Union Will Represent 1,700 Workers at 19 Card Houses Across Washington State
Paul ZillyEmail: [email protected] Phone: 206-794-6673
(TUKWILA, Wash.) – More than 1,700 card room workers employed by Maverick Gaming have chosen Teamsters Local 117. The Seattle-based local union was authorized as the workers’ exclusive bargaining representative through a card check process conducted by an independent arbitrator today.
“We are thrilled to welcome Maverick employees to our union,” said John Scearcy, Secretary-Treasurer of Teamsters Local 117. “Workers in the many card rooms across Washington State deserve a strong voice in the workplace and a contract that protects their rights and reflects their priorities. We are committed to working with them to achieve that goal.”
Maverick employees will be the first unionized gaming-industry workers in Washington State. They sought representation with the Teamsters because they wanted a voice over issues like their wages, health care, retirement security, scheduling, and other working conditions.
“I feel it’s time for gaming employees to have a collective voice and input in the decision-making,” said Babet Vanvolkenburg, a dealer at the Macau Casino in Renton with over 20-years’ experience in the industry. “With the union we can have more job security.”
“I want the union because we’ll have an opportunity to improve our working conditions. My priorities are things like paid holidays, more vacation, and better wages,” said Mariano Quizapa, a cook at the Silver Dollar Casino in SeaTac.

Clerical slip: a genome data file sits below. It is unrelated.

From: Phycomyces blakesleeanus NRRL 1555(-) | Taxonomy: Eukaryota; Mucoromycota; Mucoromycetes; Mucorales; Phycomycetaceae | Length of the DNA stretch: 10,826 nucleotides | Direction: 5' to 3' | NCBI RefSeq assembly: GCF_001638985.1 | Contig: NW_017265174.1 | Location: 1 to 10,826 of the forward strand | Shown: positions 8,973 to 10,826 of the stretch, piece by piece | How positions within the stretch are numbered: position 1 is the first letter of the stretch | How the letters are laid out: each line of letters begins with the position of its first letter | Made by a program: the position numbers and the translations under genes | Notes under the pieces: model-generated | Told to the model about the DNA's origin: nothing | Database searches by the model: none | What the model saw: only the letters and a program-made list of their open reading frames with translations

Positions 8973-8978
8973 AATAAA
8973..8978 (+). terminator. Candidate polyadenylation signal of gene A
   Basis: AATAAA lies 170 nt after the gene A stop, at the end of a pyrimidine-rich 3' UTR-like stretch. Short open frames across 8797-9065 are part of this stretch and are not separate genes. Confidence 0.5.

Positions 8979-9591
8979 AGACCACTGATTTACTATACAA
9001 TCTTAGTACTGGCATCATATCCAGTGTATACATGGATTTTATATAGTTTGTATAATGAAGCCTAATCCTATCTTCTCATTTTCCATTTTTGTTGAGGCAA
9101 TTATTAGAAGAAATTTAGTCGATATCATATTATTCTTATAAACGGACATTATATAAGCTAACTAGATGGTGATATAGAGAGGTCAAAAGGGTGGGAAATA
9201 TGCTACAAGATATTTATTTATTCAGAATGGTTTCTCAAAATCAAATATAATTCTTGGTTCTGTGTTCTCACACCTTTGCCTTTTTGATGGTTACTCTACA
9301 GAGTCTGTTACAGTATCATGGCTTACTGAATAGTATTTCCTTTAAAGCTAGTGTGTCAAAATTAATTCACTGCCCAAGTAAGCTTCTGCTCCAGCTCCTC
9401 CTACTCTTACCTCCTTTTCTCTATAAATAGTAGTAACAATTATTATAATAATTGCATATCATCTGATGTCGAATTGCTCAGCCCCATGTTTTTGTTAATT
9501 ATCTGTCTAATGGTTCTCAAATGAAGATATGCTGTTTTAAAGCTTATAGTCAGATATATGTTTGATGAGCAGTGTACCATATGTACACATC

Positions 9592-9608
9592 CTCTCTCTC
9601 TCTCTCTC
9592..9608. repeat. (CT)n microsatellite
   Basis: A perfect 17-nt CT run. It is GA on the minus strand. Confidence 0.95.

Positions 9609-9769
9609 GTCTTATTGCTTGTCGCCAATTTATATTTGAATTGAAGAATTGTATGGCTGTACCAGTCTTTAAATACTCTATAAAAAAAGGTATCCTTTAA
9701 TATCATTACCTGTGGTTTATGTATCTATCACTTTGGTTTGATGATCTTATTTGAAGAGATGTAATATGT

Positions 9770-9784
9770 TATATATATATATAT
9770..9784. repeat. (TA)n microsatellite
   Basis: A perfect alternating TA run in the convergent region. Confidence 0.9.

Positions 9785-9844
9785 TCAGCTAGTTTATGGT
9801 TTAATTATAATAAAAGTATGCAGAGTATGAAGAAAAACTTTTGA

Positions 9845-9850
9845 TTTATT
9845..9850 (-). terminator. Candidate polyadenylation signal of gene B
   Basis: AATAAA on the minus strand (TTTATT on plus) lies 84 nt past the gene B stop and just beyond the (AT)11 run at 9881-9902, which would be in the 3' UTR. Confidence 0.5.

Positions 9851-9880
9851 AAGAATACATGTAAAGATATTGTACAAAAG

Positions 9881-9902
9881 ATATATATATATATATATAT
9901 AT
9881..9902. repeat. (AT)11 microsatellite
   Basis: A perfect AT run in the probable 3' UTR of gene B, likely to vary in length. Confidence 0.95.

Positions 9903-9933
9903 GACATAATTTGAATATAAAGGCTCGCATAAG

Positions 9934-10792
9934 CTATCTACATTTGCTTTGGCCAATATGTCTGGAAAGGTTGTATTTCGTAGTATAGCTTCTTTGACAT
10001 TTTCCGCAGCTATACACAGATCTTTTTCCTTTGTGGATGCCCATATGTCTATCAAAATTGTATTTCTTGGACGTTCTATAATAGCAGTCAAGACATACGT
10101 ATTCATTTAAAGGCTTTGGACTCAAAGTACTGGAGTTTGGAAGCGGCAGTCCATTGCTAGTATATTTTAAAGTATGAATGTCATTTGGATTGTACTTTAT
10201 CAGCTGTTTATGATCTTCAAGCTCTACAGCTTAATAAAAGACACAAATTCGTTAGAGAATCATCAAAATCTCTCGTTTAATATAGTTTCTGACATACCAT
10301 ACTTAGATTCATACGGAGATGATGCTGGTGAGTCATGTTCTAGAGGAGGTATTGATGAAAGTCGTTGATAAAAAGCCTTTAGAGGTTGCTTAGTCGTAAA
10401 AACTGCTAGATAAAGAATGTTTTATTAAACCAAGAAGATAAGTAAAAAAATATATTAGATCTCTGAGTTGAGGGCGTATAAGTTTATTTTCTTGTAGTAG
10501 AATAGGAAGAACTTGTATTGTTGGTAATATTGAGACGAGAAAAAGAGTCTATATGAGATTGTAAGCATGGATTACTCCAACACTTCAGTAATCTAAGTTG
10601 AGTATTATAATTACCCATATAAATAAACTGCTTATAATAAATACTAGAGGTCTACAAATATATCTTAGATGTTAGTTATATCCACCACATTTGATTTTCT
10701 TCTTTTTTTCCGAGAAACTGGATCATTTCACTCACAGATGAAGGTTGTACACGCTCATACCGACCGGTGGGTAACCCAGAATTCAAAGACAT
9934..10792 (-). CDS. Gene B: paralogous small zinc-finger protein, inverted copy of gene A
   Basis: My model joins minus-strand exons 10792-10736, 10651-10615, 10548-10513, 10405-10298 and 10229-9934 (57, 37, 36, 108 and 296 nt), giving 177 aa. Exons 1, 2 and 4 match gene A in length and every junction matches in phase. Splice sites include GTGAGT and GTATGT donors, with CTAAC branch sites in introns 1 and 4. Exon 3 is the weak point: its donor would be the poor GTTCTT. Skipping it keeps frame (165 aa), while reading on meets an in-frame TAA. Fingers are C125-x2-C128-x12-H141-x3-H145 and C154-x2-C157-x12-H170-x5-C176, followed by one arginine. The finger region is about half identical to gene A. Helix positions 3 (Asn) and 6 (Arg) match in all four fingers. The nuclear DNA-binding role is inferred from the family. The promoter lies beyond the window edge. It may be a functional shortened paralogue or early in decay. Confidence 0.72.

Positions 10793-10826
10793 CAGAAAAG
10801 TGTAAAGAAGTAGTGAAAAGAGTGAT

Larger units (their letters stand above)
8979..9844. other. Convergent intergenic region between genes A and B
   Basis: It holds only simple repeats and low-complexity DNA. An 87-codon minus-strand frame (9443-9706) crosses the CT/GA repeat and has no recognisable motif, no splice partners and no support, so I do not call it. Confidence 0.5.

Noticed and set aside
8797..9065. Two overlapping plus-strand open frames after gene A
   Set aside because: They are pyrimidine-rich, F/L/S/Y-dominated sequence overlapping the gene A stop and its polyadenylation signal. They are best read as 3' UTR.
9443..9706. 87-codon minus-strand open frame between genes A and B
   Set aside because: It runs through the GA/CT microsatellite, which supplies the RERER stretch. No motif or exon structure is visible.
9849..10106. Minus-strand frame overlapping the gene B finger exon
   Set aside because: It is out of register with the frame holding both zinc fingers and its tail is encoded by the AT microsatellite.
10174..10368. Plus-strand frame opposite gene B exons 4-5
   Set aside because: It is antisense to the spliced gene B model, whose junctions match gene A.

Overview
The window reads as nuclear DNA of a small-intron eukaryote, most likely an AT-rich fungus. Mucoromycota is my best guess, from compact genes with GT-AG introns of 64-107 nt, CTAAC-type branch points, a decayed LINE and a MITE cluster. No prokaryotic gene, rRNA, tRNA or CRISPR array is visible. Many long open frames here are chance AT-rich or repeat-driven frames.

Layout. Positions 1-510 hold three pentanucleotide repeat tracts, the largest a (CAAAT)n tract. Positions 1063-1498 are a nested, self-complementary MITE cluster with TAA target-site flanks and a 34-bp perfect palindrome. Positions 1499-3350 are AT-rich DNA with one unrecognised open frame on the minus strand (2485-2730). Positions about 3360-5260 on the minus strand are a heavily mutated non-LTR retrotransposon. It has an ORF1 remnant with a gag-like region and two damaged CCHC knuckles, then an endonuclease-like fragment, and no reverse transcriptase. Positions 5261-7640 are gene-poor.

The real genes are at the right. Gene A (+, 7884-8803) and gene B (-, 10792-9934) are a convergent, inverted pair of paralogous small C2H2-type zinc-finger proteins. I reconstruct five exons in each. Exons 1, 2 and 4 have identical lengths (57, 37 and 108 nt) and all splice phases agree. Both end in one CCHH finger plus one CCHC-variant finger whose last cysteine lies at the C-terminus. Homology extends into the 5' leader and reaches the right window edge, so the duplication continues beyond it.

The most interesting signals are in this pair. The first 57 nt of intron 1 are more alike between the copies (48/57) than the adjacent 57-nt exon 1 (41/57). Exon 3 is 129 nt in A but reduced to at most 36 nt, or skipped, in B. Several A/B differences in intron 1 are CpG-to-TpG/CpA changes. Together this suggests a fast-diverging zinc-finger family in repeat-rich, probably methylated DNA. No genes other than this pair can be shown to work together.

Throughout the organizing process, Maverick remained neutral and allowed workers to determine for themselves whether they wanted union representation. “Maverick provides an excellent example of how a company should conduct itself during a union organizing drive,” Scearcy said. “While some employers fire workers or aggressively spread anti-union propaganda, Maverick trusted its workers to decide for themselves whether they wanted to join the union.”
The certification of Teamsters Local 117 as the workers’ exclusive representative triggers the process for contract negotiations. In January, workers will meet to establish their priorities for negotiations and identify rank-and-file leaders to participate on the union bargaining committee.
“This is a historic moment for workers in a previously unorganized industry in Washington State,” Scearcy said. “We look forward to sitting down with Maverick and negotiating a contract that reflects the priorities of these workers – things like good family medical benefits, a secure retirement, and secure scheduling – all of the protections and benefits of a strong Teamsters contract.”